One Entomologist’s Journey to Perceive What’s Disturbing Bugs


Kayla Perry, Ph.D., is a USDA NIFA Postdoctoral Fellow in the Department of Entomology at the Ohio State University. Her research interests focus on understanding of the drivers that structure insect communities with a focus on the role of natural and anthropogenic disturbances.

By Karl Roeder, Ph.D.

Editor’s Note: This is the next post in the “Standout ECPs” series contributed by the Entomological Society of America’s Early Career Professionals (ECP) Committee, highlighting outstanding ECPs that are doing great work in the profession. (An ECP is defined as anyone within the first five years of obtaining their terminal degree in their field.) Learn more about the work ECPs are doing within ESA, and read past posts in the Standout ECPs series.

Kayla Perry, Ph.D., is a postdoctoral fellow in the Department of Entomology at The Ohio State University. Her current research aims to disentangle local- and landscape-level drivers of ground beetles in urban ecosystems, specifically vacant and restored lots in Cleveland. Previously, Kayla earned a Ph.D. in entomology at Ohio State, studying how disturbance events like emerald ash borer–induced tree mortality impacted the community structure of forest invertebrates. Kayla has received numerous awards and fellowships for her work, including a postdoctoral fellowship with the U.S. Department of Agriculture (USDA) National Institute of Food and Agriculture (NIFA) and the J. H. Comstock Award from the North Central Branch. Below, we ask Kayla a few questions about her research and why she is so interested in disturbance.

Roeder: Why entomology, and were you always interested in insects?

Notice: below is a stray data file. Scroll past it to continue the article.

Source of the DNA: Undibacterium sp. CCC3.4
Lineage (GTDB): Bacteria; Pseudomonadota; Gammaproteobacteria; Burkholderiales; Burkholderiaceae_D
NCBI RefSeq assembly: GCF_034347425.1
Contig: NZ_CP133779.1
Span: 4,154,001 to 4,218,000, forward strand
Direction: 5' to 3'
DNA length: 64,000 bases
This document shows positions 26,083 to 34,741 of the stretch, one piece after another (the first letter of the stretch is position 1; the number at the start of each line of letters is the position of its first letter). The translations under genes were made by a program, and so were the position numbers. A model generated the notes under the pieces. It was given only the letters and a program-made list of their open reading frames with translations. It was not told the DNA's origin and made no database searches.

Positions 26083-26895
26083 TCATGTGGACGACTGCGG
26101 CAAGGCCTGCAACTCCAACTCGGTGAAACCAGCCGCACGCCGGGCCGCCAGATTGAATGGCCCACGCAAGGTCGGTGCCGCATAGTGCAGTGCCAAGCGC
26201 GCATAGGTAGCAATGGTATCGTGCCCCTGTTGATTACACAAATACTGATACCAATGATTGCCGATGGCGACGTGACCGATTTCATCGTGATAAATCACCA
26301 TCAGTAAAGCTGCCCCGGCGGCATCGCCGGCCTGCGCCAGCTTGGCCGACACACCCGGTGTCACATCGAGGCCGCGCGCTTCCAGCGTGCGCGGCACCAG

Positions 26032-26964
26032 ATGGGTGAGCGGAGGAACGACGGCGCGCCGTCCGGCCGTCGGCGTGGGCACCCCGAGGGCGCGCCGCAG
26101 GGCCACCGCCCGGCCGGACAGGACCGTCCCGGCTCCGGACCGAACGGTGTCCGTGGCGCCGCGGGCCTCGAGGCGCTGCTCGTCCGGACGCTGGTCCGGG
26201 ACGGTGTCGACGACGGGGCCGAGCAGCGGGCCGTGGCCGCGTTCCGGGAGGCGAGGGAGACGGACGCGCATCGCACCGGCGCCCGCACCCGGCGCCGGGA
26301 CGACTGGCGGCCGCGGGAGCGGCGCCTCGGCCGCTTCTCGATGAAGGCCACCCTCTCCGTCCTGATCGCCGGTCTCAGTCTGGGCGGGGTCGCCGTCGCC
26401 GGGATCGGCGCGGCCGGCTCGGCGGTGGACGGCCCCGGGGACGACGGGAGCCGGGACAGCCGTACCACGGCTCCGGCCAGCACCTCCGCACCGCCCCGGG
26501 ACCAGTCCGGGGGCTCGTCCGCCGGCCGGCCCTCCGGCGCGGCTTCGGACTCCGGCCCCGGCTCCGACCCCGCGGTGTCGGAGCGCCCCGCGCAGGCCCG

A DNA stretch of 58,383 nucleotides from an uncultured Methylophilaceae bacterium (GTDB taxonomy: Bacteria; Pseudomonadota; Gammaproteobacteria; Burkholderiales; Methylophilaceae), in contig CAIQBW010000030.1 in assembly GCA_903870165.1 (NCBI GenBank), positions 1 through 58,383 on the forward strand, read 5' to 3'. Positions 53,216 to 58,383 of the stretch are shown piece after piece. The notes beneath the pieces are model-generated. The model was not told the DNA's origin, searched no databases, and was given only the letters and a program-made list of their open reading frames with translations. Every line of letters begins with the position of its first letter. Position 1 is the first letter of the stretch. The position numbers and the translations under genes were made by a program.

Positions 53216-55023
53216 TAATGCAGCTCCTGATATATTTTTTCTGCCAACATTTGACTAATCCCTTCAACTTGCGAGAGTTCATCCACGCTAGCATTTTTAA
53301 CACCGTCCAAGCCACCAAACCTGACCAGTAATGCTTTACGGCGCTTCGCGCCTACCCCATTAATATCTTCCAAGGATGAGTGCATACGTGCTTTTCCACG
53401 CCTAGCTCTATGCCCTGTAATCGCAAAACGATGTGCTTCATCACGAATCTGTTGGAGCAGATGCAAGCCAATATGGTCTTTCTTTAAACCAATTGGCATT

Perry: My journey to entomology was gradual. As a kid, I wasn’t afraid of insects, but I wasn’t particularly interested in them either. Even though I enjoyed being outside in nature, I spent a lot of time indoors. In some ways, you could say becoming a field insect ecologist was in rebellion to being stuck inside all the time as a kid.

I didn’t realize I was interested in the natural sciences until the end of high school after a teacher convinced me to take AP Biology. Sometimes I wonder what I would be doing right now if I had decided against taking the course. Would I have been something completely different, or would I have found my way to entomology through a different route? After this experience, I was confident that I wanted to study science and went to college to major in biology and minor in environmental science and geology.

It was in college where I developed my interests in insect ecology. There wasn’t a single “light bulb” experience, but rather a culmination of three major influences that led me to entomology. First, my undergraduate advisors were significant influences as I began to develop my interests and skillsets in ecology and entomology. I had the opportunity to assist with research projects in both of their labs, studying topics such as mayapple (Podophyllum peltatum) reproduction and aquatic macroinvertebrate ecology. These research experiences ultimately led me to apply for research-focused internships during the summers.

The summer before my senior year of college, I was selected to participate in the competitive Research Experience for Undergraduates (REU) program at the Rocky Mountain Biological Laboratory (RMBL) in Gothic, Colorado. At RMBL, I worked on a research project investigating ant–aphid interactions on a dioecious wildflower, edible valerian (Valeriana edulis). Participation in the RMBL REU was a transformative experience for me, and it solidified my decision to apply to graduate school to study insects.

Lastly, my interests in insect biodiversity and conservation were greatly influenced by E.O. Wilson. As an undergraduate, I was inspired after I read his 1987 article The Little Things that Run the World (The Importance and Conservation of Invertebrates). I then bought and read all his books! A memorable experience was when E.O. Wilson came to my undergraduate university to give a lecture, and I was one of the few students selected to have dinner with him and the biology faculty. Wilson helped shape the way I view the natural world and continues to be an inspiration to my science.